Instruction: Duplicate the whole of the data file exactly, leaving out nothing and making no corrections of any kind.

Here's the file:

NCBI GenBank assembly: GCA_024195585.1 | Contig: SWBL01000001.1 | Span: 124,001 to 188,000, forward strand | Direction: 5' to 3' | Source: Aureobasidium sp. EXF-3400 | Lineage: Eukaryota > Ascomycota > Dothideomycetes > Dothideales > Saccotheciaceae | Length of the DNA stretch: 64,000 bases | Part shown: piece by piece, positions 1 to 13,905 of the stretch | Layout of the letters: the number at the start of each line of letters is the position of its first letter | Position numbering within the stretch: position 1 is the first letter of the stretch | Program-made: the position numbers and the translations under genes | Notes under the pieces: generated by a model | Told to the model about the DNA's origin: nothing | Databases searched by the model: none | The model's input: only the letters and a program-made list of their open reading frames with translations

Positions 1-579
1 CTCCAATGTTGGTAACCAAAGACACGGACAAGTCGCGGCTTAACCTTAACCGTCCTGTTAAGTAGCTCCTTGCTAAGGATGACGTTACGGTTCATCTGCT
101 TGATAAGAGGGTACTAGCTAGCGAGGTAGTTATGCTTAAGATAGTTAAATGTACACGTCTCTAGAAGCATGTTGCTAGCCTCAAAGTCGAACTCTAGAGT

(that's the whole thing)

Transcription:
NCBI GenBank assembly: GCA_024195585.1 | Contig: SWBL01000001.1 | Span: 124,001 to 188,000, forward strand | Direction: 5' to 3' | Source: Aureobasidium sp. EXF-3400 | Lineage: Eukaryota > Ascomycota > Dothideomycetes > Dothideales > Saccotheciaceae | Length of the DNA stretch: 64,000 bases | Part shown: piece by piece, positions 1 to 13,905 of the stretch | Layout of the letters: the number at the start of each line of letters is the position of its first letter | Position numbering within the stretch: position 1 is the first letter of the stretch | Program-made: the position numbers and the translations under genes | Notes under the pieces: generated by a model | Told to the model about the DNA's origin: nothing | Databases searched by the model: none | The model's input: only the letters and a program-made list of their open reading frames with translations

Positions 1-579
1 CTCCAATGTTGGTAACCAAAGACACGGACAAGTCGCGGCTTAACCTTAACCGTCCTGTTAAGTAGCTCCTTGCTAAGGATGACGTTACGGTTCATCTGCT
101 TGATAAGAGGGTACTAGCTAGCGAGGTAGTTATGCTTAAGATAGTTAAATGTACACGTCTCTAGAAGCATGTTGCTAGCCTCAAAGTCGAACTCTAGAGT